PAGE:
SCOTTSBORO STORIES, BLOG & NAVIGATION GUIDE

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The "Scottsboro Stories" blog reflects the writings, photographs, arrangements, opinions and musings of me, Garry L. Morgan, only. I do not represent the Scottsboro Boys Museum or the Scottsboro Multicultural Foundation - the parent organization of the Scottsboro Boys Museum. I receive no profit from this endeavor. This blog is for educational purposes and that of open expression about racial and sexual discrimination, institutional and personal racism and the deadliest war of all time - "The Culture War."


SCOTTSBORO BOYS MUSEUM & CULTURAL CENTER OPENING STORIES

The Ledger: "Scottsboro, Ala., Museum Opens to Mark a Shameful Case " http://www.theledger.com/article/20100221/NEWS/2215011


Wednesday, April 6, 2011

Historical Event at The Jackson County Alabama Courthouse, Advancements of a Nation and People, History of the Scottsboro Boys Trials - 1931 - 2011 - 80 Years of History

 Jackson County Courthouse as it appeared in 1931, "Corbis" photo courtesy of Steve Kennamer, taken in April 1933.
 The Scottsboro defendants in Scottsboro behind the old Jackson County Jail under guard by the Alabama National Guard. Photo April 1931, The Progressive Age.
Rare photo of inside the courtroom at the Jackson County Courthouse,Jury Venire, April 1931. Photo Courtesy of Steve Kennamer.

Friday, March 25th, 2011, 10:00AM, a ceremony began surrounding the bench of Judge A.E. Hawkins, the racist Jackson County Circuit Court Judge whose rulings resulted in one of the most heinous miscarriages of justice in our nations history, "The Scottsboro Boys Trials." 

80 years to the day of the arrest of the Scottsboro defendants, 9 young men caught in the struggle of the Great Depression and a cultural war of racial discrimination and legal injustice of Jim Crow America. March the 25th 1931 began one of the most tragic events in American legal and cultural history lasting 45 years when Governor George Wallace of Alabama pardoned the last Scottsboro defendants, Clarence Norris in October of 1976. http://law2.umkc.edu/faculty/projects/ftrials/scottsboro/scottsb.htm

Why you may ask is this a historical occasion, the Honorable Victoria Roberts, Presiding Judge of the United States District Court for the Eastern District of Michigan, a Black Woman. Judge Roberts sat behind the "bench" which Judge A.E. Hawkins presided in the "Scottsboro Boys" trials and told the story of the "Scottsboro Boys" trials and what the case represents to United States Jurisprudence today.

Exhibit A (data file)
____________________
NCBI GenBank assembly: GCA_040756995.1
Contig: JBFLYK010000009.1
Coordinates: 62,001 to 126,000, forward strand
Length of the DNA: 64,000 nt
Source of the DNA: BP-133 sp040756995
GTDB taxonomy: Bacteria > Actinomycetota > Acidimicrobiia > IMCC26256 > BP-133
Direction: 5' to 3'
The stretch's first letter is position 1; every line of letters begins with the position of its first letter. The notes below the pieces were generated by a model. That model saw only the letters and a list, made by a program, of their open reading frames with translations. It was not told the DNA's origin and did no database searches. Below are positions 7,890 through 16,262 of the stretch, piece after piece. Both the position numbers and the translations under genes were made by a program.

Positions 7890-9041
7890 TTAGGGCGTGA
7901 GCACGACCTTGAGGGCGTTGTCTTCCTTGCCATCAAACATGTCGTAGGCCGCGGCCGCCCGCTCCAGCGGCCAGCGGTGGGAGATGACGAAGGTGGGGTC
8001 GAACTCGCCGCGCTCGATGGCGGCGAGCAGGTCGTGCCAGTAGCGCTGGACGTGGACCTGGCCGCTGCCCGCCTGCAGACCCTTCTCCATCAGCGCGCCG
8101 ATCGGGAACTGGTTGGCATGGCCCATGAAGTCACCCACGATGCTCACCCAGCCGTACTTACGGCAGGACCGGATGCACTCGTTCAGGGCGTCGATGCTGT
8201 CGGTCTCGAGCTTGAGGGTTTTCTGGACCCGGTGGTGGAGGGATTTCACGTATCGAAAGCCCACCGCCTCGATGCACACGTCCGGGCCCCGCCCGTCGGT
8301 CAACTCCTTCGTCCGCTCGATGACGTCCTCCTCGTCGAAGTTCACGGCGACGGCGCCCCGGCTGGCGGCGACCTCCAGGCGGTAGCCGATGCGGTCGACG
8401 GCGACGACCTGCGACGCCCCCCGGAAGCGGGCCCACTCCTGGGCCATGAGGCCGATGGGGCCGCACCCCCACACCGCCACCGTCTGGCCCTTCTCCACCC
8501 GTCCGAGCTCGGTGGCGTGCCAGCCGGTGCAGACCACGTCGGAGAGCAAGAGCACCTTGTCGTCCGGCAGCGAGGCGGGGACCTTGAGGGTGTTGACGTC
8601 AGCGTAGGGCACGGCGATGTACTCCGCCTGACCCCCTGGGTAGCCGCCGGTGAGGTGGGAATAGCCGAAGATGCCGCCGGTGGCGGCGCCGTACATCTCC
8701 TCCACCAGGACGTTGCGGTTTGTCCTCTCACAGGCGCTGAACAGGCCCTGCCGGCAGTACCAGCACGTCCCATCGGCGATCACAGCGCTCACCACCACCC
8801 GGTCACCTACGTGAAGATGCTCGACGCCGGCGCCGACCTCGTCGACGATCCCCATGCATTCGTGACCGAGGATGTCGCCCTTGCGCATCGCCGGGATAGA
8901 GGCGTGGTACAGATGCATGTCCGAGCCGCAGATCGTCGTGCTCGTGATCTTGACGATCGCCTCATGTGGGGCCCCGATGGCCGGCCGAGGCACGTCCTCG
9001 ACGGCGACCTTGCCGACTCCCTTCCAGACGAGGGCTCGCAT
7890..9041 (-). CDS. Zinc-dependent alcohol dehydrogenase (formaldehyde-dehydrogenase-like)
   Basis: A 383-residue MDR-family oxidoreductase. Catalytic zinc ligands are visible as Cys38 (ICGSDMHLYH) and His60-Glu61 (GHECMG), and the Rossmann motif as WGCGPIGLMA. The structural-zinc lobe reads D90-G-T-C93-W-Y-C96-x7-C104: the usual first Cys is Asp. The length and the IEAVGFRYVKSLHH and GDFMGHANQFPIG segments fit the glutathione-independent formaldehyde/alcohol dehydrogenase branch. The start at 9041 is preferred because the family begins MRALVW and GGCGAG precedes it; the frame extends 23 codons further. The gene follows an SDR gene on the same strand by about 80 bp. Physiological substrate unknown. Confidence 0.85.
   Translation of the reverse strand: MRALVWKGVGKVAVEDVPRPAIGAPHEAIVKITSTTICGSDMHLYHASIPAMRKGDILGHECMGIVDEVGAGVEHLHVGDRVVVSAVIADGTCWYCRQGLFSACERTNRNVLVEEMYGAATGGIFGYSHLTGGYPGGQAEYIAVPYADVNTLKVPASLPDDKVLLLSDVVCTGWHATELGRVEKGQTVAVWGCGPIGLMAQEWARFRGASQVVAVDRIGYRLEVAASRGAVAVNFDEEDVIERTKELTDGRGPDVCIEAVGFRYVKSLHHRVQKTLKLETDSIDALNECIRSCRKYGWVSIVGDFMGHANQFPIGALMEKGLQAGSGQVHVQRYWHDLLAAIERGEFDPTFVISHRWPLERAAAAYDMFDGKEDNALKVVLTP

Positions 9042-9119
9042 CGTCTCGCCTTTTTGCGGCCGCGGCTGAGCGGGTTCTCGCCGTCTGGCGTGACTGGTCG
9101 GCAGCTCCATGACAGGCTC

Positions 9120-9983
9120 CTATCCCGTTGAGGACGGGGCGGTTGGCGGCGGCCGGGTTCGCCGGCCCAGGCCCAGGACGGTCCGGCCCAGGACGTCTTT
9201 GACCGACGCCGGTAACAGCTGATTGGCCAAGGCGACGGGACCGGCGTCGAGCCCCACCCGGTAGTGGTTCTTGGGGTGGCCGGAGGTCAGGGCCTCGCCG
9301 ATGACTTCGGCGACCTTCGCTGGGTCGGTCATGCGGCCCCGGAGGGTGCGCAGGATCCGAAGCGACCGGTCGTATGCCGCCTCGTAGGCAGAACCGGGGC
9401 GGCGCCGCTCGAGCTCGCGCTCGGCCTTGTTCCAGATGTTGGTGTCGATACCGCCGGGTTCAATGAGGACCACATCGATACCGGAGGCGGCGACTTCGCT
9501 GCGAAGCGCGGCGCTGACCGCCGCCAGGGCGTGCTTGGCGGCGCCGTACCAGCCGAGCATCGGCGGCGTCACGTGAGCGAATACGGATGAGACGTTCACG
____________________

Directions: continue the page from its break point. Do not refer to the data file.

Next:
This ceremony celebrates the advancements and achievements of Race Relations in Scottsboro, Alabama and our nation, it celebrates and memorializes the sacrifices of the young 9 Scottsboro defendants, it celebrates and memorializes the sacrifices of those who gave their lives so that Civil Rights and Racial Equality is the rule of our laws instead of the exception, it celebrates education and justice as a tool to overcome racial prejudice. Story from the Daily Sentinel:  http://thedailysentinel.com/news/article_0b87f4d4-5729-11e0-94e8-001cc4c03286.html

A plaque exists on the south side of the Jackson County Courthouse Square telling a short story of the trials. This was the back of the program dedication ceremony describing the plaque. Click on the image for an expanded view.

 This week, April 4 thru April 8 2011, 80 years after the same days of 1931,  marks the conviction and death sentence of Clarence Norris and Charlie Weems in their trial; Haywood Patterson's trial, sentenced to death; Andy Wright, Willie Roberson, Ozie Powell, Olen Montgomery and Eugene Williams trial, sentenced to death.

Roy Wright, alleged to be age 12 ( Evidence at the Decatur trials demonstrated he was 13, a juvenile at arrest.) was tried as an adult in a seperate trial, the jury could not reach a verdict due to his youth, a hung jury by one vote.  http://law2.umkc.edu/faculty/projects/ftrials/scottsboro/sb_acct.html

One day I pray and hope that we as a nation may be able to accept and judge all people based on their personal character, not the color of their skin or cultural background related to race, creed, sex or religious preference. Unfortunately, as a nation and culture we are not to that point at this time in our history but we have made advancements thru the sacrifices of a few. We as a people and nation have further to travel in the most deadly of wars, the "Culture War" for the souls of our citizens.


May God grant us the power to overcome racial prejudice. Education is the key to overcoming the ignorance of racial prejudice. Education is what the Scottsboro Boys Museum and Cultural Center represents, it is our mission and represents our future. As history goes, the story has just begun,

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